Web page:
River Plate president Rodolfo D'Onofrio on Wednesday poked fun at his Boca Juniors counterpart, Daniel Angelici, urging him to reconsider and play the second leg of the Copa Libertadores final.
"I'm asking you earnestly, Angelici, come out and play, come out and play. We're not that good, play, you can beat us. If Boca's president is listening: Come out and play, keep your word. Enough with the complaints, don't invent more stuff. You have to have values," D'Onofrio said in a press conference.
The South American Soccer Confederation (Conmebol) said Tuesday that the second leg of the final between the Buenos Aires-based arch-rivals would be played on Dec. 8 or Dec. 9 at a neutral site.
The championship match was initially scheduled for Saturday afternoon but was rescheduled for Sunday at 5:00 pm due to a series of violent incidents that forced officials to postpone the final.
Boca Juniors asked the regional soccer body on Sunday to reschedule the match in light of the "magnitude and severity" of the violence a day earlier around River Plate's El Monumental Stadium.
On Tuesday, Angelici said following a meeting in Asuncion, Paraguay, among Boca Juniors, River Plate and Conmebol officials that his club would not accept the regional soccer body's plan for the final until it ruled on his club's demand for penalties against River Plate.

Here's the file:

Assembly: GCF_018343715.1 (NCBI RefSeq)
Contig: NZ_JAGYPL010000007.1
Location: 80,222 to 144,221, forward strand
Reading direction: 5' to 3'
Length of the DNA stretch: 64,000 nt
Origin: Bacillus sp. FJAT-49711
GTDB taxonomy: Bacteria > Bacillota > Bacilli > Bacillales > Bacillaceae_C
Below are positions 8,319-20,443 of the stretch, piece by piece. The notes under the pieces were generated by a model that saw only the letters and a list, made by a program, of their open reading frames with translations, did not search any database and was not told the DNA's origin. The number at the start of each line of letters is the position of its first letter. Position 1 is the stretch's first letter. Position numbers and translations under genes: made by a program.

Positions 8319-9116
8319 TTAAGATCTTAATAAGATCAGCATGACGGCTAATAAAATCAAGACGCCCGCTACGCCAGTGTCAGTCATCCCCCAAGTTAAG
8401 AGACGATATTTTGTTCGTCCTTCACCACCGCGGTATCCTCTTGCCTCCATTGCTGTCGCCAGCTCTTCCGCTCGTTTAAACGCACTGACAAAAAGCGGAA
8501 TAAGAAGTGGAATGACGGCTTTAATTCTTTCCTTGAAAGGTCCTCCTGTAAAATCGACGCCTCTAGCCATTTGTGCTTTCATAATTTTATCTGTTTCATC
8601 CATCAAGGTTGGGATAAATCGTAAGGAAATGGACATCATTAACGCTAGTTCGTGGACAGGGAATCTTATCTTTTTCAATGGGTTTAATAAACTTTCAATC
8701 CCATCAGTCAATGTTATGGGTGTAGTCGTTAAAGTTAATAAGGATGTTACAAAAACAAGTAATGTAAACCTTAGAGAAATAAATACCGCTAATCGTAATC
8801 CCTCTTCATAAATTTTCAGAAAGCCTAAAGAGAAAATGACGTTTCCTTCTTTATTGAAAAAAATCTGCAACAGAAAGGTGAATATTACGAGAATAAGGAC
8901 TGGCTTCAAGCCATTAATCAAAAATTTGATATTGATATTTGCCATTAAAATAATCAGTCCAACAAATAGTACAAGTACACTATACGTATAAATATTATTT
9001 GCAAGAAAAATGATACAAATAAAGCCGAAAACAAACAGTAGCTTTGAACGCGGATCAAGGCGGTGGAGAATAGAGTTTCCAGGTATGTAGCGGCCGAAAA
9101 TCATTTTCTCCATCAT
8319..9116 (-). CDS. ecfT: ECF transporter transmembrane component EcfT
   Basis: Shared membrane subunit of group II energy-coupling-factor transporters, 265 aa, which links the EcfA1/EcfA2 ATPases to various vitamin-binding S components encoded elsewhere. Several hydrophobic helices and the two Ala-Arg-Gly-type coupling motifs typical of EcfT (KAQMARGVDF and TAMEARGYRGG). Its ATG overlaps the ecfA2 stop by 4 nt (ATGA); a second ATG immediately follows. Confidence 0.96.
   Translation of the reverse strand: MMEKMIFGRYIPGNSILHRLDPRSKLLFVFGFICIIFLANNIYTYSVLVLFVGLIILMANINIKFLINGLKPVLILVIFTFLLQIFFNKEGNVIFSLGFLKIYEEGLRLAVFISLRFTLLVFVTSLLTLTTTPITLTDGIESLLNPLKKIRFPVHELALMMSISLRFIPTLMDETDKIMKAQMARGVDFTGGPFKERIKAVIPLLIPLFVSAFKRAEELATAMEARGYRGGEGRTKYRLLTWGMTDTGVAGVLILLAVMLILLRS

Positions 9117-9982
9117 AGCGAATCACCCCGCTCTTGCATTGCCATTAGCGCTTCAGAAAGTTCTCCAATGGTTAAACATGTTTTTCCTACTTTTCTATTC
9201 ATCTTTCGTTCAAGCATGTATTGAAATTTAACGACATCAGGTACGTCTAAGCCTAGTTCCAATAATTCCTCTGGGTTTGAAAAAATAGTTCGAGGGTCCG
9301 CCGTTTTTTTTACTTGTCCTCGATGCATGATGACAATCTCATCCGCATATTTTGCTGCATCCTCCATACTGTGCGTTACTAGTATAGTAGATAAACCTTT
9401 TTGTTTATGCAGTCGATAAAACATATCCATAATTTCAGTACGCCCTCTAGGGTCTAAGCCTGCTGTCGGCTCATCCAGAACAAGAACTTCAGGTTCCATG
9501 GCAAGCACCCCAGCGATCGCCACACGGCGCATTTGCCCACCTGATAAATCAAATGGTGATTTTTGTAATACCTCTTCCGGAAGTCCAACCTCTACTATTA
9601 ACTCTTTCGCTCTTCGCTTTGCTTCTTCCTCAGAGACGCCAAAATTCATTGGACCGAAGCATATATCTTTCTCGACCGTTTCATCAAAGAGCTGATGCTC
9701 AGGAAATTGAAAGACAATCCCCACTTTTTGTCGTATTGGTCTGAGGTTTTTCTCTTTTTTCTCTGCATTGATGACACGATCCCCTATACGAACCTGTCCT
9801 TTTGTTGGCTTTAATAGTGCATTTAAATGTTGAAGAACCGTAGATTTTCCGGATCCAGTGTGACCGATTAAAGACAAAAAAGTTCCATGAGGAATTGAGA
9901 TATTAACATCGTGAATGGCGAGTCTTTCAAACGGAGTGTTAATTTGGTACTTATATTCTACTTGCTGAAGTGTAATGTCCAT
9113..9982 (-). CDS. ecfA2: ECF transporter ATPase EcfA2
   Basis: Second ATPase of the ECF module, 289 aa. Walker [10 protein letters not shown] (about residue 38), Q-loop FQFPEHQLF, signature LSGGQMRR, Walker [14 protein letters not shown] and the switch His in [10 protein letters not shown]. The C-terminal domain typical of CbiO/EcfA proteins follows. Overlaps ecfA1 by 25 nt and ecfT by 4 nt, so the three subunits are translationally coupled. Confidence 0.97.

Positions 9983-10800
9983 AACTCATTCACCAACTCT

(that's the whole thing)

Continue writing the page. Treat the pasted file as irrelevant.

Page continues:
"We will not accept to play any match until (the Conmebol Disciplinary Tribunal) speaks," Angelici said.
D'Onofrio criticized Boca Juniors for going back on an agreement reached over the weekend.
"We signed a paper saying it would be played in 24 hours, so it would be on Sunday, we agreed to postpone it, but I never thought they were writing that night to ask for the points. Angelici went back on his word, on what he promised," D'Onofrio said.
The club president said River agreed to postpone the match because its rival's players had been affected by tear gas and did not want "to have an advantage."
The violence around El Monumental Stadium was caused by an "operational error in the security" and was not River Plate's fault, D'Onofrio said.
In an initial incident, the team bus carrying Boca Juniors players to El Monumental came under attack by River Plate fans in Buenos Aires' Belgrano neighborhood.
Some objects thrown by the rowdy fans shattered the vehicle's windows. Police responded by using pepper spray to disperse the assailants, but the action, according to team executives, ended up injuring some Boca players.
Later, a crowd of people who had gathered outside the stadium clashed with police while some Boca players were being treated by medical personnel and team officials and representatives of Conmebol, which organizes the Copa Libertadores, were discussing whether the match should be postponed.
The clubs played to a 2-2 draw at Boca's La Bombonera Stadium in the Nov. 11 first leg of the final.
Due to concerns about fighting between supporters of the arch-rivals, away fans had been barred from both legs of the final.
The Italian city of Genoa has offered to host the match, but there is speculation that Abu Dhabi, where next month's FIFA Club World Cup tournament will be staged, may be another option.